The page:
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Christine Marcum

An early morning call in late June 2008 changed the course of the next year for Christine Marcum, a fiber artist. She learned that her son, an active-duty officer for the U.S. Army in Northern Afghanistan, had suffered extensive damage to his right foot and ankle after stepping on an explosive anti-personnel device. Marcum spent the next 11 months with him on the Brooke Army Medical Center campus in San Antonio, Texas, helping with his recovery. “Our soldier’s sufferings are long and many, but he has tremendous courage and fortitude, not to mention a great sense of humor, which has helped us all through his injury,” she says. Though his trauma, which eventually required the amputation of his lower right leg, initially kept Marcum from creating art, it eventually inspired her to get back to her studio.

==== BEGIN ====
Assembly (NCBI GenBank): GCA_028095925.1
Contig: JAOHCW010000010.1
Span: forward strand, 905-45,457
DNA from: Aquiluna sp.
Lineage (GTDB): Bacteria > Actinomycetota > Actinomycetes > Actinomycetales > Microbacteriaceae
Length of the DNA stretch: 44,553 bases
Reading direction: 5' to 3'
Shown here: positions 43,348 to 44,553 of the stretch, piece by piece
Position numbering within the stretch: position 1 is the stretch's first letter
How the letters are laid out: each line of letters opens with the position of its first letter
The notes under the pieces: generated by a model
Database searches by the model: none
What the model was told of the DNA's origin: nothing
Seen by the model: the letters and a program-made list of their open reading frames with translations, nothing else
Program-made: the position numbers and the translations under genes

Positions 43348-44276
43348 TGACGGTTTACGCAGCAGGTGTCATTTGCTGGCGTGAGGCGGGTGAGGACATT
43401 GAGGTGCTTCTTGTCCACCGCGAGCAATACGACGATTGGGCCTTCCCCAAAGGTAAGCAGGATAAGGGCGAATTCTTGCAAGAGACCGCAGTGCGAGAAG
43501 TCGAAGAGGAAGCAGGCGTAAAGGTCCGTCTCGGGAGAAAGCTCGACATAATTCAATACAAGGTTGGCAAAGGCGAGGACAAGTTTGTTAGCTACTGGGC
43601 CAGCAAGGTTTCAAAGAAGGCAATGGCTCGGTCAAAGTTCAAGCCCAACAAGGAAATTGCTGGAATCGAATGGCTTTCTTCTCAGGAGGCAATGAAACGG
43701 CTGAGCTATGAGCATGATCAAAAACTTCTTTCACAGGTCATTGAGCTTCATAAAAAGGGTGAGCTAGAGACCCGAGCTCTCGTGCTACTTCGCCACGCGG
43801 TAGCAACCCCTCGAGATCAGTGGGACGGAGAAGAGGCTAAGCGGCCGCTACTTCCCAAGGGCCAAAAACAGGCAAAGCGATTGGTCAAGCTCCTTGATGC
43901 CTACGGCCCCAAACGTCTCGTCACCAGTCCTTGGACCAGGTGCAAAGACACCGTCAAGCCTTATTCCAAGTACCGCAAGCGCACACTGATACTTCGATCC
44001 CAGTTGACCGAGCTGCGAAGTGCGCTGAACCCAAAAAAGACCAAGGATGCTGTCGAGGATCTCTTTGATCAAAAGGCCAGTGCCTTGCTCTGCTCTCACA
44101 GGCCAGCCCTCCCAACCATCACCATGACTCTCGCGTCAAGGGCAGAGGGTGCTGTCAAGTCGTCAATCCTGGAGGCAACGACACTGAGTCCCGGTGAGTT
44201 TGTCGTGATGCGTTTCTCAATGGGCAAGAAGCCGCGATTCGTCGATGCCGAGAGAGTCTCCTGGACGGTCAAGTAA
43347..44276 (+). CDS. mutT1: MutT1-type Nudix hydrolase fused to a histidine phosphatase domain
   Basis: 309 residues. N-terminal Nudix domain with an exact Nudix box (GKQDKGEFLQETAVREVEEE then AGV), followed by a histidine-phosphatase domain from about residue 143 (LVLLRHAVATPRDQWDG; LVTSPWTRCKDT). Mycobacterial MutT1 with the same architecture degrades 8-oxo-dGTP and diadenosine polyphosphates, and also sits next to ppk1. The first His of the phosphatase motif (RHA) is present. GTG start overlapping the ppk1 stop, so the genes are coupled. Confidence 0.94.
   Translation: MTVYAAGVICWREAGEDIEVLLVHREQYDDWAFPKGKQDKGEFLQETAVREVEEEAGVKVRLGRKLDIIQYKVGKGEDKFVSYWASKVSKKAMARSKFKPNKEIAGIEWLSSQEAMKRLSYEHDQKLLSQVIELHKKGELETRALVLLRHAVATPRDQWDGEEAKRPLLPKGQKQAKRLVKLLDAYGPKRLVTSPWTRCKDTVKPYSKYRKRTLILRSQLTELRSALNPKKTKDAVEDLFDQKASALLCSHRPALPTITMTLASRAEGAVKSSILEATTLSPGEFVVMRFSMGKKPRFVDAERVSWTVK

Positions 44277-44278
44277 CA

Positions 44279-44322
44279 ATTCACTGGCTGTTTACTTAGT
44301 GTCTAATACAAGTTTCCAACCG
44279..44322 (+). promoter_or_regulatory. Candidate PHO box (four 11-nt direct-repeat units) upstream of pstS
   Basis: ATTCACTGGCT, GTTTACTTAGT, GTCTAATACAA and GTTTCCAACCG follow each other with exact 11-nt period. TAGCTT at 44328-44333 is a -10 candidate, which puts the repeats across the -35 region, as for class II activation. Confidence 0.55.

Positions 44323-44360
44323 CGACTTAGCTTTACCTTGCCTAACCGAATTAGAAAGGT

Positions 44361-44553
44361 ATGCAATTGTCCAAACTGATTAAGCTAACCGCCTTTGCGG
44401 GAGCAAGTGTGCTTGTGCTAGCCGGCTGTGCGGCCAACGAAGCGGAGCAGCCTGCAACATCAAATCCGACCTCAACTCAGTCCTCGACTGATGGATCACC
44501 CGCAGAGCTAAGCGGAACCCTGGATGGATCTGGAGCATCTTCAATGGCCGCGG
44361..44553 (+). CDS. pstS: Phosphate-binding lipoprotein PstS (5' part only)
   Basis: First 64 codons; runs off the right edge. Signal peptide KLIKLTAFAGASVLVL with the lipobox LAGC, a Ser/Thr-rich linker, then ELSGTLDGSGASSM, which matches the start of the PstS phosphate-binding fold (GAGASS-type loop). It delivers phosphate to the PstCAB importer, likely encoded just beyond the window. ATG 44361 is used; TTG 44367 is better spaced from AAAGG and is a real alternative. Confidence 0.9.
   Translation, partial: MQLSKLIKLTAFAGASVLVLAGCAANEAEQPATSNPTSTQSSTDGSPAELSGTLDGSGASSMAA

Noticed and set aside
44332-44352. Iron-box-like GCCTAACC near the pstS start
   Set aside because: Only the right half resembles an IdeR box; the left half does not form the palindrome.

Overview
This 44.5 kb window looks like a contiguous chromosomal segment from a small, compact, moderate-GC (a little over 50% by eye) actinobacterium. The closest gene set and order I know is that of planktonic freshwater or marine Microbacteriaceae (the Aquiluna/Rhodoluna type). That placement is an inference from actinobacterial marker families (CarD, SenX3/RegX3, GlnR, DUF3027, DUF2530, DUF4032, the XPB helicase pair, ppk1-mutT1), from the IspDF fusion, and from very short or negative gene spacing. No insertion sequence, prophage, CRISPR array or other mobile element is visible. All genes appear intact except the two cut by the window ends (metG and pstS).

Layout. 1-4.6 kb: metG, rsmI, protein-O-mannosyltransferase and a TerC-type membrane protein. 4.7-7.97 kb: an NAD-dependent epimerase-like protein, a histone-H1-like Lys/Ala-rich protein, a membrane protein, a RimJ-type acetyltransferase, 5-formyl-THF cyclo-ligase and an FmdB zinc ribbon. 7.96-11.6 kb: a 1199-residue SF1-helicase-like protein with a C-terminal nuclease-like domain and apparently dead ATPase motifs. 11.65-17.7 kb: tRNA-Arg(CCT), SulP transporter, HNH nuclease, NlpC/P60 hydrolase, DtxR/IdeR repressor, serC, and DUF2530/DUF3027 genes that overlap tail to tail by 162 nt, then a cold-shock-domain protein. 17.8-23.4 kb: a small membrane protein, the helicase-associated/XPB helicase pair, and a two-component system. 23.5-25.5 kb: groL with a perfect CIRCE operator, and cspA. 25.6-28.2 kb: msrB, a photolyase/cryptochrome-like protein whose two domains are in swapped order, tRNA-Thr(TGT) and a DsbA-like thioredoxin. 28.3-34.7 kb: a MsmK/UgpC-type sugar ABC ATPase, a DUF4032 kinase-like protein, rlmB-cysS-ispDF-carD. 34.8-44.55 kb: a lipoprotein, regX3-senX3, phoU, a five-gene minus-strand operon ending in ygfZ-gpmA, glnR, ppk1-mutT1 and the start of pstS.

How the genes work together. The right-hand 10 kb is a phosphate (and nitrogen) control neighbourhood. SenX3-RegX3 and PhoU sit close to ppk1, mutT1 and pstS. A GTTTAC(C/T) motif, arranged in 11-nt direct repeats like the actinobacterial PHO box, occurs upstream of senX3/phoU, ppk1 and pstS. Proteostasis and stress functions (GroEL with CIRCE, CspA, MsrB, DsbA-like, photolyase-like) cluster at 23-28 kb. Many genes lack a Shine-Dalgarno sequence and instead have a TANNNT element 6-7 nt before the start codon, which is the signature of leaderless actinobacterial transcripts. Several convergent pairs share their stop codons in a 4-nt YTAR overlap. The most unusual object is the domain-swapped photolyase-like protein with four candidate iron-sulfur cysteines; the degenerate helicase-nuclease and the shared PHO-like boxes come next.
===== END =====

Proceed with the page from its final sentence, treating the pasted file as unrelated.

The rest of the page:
One Sentence

8 x 14 x 14 in.

Mixed Media: Paper, Fabric, Paint, Photographs and Found Objects


Creating this three-dimensional, mixed-media book helped Marcum to process her son’s injury and her thoughts about his future after his leg was amputated below the knee. Though her son, now 26, is the main character, the book also recognizes the medical professionals, family members, fellow soldiers, volunteers and complete strangers who were there to offer support and kindness. “‘One Sentence’ is a small way to recognize the many ‘characters’ in this story, and more importantly recognize the many men and women, who despite their catastrophic injuries, when being thanked for their service to their country, invariably reply with one sentence: ‘I was just doing my job,’” Marcum says.